Tariq, Zeeshan (King Fahd University of Petroleum & Minerals) | Mahmoud, Mohamed (King Fahd University of Petroleum & Minerals) | Abdulraheem, Abdulazeez (King Fahd University of Petroleum & Minerals)
Carbonate rocks have a very complex pore system due to the presence of interparticle and intra-particle porosities. This makes the acquisition and analysis of the petrophysical data, and the characterization of carbonate rocks a big challenge. In this study, functional network tool is used to develop a model to predict water saturation using petrophysical well logs as input data and the dean-stark measured water saturation as an output parameter. The data comprised of more than 200 well log points corresponding to available core data. The developed FN model was optimized by using several optimization algorithms such as differential evolution (DE), particle swarm optimization (PSO), and covariance matrix adaptation evolution strategy (CMAES). FN model optimized with PSO found to be the most robust artificial intelligence (AI) model to predict water saturation in carbonate rocks. The results showed that the proposed model predicted the water saturation with an accuracy of 97% when related to the experimental core values. In this study in addition to the development of optimized FN model, an explicit empirical correlation is also extracted from the optimized FN model. To validate the proposed correlation, three most commonly applied water saturation models (Simandoux, Bardon and Pied model, Fertl and Hammack Model, Waxman-Smits, and Indonesian) from literature were selected and subjected to same well log data as the AI model to estimate water saturation. The estimated water saturation values for AI and other saturation models were then compared with experimental values of testing data and the results showed that AI model was able to predict water saturation with an error of less than 5% while the saturation models did the same with lesser accuracy of error up to 50%. This work clearly shows that computer-based machine learning techniques can determine water saturation with a high precision and the developed correlation works extremely well in prediction mode.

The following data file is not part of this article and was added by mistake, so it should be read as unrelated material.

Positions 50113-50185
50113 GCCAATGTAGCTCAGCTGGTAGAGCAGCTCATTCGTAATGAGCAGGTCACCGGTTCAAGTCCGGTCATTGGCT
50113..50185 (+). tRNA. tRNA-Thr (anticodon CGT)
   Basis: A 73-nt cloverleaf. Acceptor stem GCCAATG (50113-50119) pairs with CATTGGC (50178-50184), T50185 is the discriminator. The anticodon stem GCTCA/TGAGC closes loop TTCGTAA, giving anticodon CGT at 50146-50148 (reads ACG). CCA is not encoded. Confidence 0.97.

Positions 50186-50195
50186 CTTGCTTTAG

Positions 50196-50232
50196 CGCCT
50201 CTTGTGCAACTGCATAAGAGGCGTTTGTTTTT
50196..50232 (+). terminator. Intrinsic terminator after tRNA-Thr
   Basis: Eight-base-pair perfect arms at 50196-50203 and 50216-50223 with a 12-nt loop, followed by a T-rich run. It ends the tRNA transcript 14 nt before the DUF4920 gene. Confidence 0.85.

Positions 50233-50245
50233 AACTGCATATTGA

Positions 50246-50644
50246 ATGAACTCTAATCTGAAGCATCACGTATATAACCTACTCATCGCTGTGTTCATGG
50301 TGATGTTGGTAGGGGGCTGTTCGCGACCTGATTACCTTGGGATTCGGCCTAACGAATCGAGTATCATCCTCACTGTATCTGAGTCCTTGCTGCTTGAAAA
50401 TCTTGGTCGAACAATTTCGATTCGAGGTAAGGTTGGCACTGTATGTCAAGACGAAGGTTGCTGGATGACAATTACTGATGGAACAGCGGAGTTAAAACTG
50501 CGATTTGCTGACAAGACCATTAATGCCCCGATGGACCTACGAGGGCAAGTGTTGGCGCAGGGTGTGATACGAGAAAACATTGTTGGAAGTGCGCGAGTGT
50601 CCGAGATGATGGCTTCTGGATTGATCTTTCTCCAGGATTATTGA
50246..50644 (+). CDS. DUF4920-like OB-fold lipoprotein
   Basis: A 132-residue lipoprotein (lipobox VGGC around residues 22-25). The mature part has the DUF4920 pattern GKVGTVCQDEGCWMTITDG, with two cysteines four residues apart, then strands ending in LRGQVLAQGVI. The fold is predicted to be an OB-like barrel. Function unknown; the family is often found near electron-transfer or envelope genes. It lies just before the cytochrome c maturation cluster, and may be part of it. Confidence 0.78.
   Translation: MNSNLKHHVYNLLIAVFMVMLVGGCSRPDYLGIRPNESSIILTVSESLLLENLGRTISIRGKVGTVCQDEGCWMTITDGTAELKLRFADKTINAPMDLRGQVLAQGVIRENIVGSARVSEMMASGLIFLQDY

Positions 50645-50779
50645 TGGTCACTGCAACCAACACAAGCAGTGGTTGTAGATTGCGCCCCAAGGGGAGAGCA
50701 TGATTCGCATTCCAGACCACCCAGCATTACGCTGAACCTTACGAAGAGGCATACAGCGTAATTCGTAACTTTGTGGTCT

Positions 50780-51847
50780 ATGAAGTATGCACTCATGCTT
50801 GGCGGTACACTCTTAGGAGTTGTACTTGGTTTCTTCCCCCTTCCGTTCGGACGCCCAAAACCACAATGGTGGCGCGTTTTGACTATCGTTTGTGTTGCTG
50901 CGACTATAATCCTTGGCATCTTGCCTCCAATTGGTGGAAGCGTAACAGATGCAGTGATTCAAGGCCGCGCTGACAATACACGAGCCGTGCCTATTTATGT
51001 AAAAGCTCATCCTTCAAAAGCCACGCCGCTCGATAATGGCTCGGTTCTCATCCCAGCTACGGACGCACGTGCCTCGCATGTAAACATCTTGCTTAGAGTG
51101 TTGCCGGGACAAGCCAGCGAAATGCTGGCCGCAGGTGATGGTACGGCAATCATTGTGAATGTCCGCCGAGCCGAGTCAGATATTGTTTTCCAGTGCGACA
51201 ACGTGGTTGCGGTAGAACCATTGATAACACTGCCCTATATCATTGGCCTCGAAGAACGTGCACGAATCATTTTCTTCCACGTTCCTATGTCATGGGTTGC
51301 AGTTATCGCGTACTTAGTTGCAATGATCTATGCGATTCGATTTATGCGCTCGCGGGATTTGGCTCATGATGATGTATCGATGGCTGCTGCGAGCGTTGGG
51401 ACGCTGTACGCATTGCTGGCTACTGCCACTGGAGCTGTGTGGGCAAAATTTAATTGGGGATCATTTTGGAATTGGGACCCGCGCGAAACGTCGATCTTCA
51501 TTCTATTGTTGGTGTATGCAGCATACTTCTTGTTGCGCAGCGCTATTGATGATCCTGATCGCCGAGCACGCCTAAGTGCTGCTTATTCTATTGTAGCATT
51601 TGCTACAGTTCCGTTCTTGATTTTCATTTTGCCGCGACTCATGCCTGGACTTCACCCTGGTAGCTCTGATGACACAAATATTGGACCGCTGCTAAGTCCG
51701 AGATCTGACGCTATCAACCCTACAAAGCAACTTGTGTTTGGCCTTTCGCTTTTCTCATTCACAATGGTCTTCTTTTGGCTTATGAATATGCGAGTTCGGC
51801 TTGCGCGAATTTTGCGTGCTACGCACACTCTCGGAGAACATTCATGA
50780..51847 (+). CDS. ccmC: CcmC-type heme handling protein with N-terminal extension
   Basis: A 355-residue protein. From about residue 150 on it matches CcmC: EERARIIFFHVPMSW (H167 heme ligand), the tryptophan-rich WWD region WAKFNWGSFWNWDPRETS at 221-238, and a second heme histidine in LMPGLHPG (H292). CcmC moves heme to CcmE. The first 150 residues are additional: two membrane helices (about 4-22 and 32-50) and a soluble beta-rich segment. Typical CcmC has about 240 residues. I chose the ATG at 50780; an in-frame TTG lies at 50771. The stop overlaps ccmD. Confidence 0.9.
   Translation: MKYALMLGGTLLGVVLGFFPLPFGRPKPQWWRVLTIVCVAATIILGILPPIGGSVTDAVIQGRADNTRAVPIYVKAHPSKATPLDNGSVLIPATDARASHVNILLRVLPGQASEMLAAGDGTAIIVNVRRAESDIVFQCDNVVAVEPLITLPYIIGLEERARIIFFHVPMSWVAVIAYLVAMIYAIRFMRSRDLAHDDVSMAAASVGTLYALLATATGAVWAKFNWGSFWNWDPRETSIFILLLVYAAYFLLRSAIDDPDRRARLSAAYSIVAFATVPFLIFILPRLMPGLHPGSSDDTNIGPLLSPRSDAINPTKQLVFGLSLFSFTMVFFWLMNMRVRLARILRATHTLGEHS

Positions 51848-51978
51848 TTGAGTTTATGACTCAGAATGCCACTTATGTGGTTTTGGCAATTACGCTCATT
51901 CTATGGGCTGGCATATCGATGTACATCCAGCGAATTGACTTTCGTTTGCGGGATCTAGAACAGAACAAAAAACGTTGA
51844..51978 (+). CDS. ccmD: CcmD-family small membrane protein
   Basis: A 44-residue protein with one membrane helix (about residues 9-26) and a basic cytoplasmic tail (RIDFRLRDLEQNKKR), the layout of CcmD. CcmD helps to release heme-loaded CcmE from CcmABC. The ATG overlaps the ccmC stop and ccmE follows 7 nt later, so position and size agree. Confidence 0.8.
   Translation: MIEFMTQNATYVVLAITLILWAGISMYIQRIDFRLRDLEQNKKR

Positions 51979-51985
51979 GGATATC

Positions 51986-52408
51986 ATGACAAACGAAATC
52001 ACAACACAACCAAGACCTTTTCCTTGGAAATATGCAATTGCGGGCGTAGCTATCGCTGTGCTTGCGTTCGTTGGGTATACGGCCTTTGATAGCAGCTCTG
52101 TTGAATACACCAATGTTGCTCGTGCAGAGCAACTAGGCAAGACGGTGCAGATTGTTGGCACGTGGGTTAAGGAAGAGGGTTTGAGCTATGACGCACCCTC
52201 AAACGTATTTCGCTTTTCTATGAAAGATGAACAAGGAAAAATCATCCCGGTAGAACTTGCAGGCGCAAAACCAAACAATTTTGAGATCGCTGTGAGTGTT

Abdelgawad, Khaled (King Fahd University of Petroleum & Minerals) | Mahmoud, Mohamed (King Fahd University of Petroleum & Minerals) | Elkatatny, Salaheldin (King Fahd University of Petroleum & Minerals) | Patil, Shirish (King Fahd University of Petroleum & Minerals)
Barium Sulfate (Barite) is one of the common oil and gas field scales formed inside the production equipment and in the reservoir. Barite is also a common weighting material used during drilling oil and gas wells. Barium sulfate scale may exist as well in carbonate formations. The removal of barium sulfate from calcium carbonate formation is a challenging problem because of the solubility of calcium carbonate is higher compared to that of barium sulfate in different acids. In addition, barium sulfate is not soluble in the regular acids such as hydrochloric (HCl) acid and other organic acids.
In this paper, the effect of calcium carbonate on barium sulfate solubility in a chelating agent and converter catalyst was investigated using solubility experiments at 80°C as a function of time. 20 wt.% DTPA with 6 wt.% potassium carbonate (converter) were used at pH of 12. The effect of calcium chelation on the barium sulfate solubility was studied in two scenarios. The first scenario when Barium sulfate is dissolved first then the solution reacts with calcium carbonate. The second scenario when both calcium carbonate and barium sulfate are exposed to the DTPA solution at the same time. In addition, the effect of calcium carbonate loading on the barium sulfate solubility was determined using 25, 50, 75, and 100 wt.% of the scale as calcium carbonate. As an evaluation criterion, inductively coupled plasma (ICP) was used to analyze the cation concentration and determine the solubility of each scale type.